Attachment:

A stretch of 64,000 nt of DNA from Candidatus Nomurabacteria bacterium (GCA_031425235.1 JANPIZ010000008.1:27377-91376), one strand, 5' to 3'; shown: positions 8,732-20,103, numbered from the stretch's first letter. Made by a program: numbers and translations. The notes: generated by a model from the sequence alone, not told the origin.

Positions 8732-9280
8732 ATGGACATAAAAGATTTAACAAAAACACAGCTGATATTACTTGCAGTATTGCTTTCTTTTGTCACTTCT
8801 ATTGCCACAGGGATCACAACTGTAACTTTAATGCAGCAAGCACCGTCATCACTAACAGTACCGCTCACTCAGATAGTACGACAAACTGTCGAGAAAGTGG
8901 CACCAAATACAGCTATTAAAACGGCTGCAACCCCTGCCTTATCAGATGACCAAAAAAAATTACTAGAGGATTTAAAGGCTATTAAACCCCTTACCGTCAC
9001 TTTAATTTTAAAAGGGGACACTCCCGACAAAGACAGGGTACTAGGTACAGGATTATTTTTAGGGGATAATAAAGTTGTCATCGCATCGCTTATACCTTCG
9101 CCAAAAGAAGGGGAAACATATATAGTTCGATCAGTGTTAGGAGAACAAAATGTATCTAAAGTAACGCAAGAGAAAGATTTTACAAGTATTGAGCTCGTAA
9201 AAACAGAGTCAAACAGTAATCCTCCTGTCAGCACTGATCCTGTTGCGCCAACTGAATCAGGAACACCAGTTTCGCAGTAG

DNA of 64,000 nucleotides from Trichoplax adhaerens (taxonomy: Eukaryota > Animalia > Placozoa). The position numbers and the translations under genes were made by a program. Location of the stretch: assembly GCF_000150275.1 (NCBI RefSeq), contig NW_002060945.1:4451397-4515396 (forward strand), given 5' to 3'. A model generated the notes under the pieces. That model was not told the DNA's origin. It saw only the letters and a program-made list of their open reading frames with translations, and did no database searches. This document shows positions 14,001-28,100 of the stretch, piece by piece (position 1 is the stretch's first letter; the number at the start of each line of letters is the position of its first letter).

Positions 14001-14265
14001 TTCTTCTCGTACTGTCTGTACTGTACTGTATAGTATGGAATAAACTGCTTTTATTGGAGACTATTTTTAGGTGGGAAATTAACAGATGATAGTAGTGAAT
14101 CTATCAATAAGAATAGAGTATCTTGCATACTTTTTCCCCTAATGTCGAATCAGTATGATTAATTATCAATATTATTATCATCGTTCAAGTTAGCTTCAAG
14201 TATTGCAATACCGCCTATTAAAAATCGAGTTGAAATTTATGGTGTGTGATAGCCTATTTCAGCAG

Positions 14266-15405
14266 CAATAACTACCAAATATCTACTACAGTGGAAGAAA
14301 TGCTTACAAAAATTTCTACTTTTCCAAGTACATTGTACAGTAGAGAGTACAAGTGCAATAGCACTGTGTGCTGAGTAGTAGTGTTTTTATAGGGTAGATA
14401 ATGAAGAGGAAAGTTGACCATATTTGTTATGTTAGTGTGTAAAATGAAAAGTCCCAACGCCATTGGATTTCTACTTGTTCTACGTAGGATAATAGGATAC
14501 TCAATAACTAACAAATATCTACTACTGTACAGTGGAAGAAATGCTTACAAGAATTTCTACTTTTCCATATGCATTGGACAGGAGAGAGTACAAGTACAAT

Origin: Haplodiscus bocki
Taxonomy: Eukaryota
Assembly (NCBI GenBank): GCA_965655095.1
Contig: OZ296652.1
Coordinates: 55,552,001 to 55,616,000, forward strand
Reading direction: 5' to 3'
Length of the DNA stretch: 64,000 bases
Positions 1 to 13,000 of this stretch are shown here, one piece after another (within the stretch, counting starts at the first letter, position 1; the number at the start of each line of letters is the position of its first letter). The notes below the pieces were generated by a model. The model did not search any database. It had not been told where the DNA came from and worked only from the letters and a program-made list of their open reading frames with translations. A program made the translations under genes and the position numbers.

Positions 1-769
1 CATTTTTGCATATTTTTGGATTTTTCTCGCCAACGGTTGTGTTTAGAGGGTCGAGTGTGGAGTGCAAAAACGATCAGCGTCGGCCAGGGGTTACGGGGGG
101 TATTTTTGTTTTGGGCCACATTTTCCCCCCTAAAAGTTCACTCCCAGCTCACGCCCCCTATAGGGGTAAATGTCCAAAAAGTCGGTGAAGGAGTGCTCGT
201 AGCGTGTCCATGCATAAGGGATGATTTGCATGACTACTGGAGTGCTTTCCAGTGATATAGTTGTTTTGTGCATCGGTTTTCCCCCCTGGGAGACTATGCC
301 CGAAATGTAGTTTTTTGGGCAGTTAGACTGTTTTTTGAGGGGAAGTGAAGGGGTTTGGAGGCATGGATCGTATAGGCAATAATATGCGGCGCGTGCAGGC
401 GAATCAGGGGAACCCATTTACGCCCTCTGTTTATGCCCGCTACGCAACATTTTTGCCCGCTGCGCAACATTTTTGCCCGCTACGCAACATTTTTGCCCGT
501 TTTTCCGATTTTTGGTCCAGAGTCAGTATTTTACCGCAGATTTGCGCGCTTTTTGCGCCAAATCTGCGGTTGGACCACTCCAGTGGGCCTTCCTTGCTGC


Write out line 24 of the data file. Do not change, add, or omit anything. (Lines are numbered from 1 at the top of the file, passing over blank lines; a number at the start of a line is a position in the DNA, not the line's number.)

Reading direction: 5' to 3'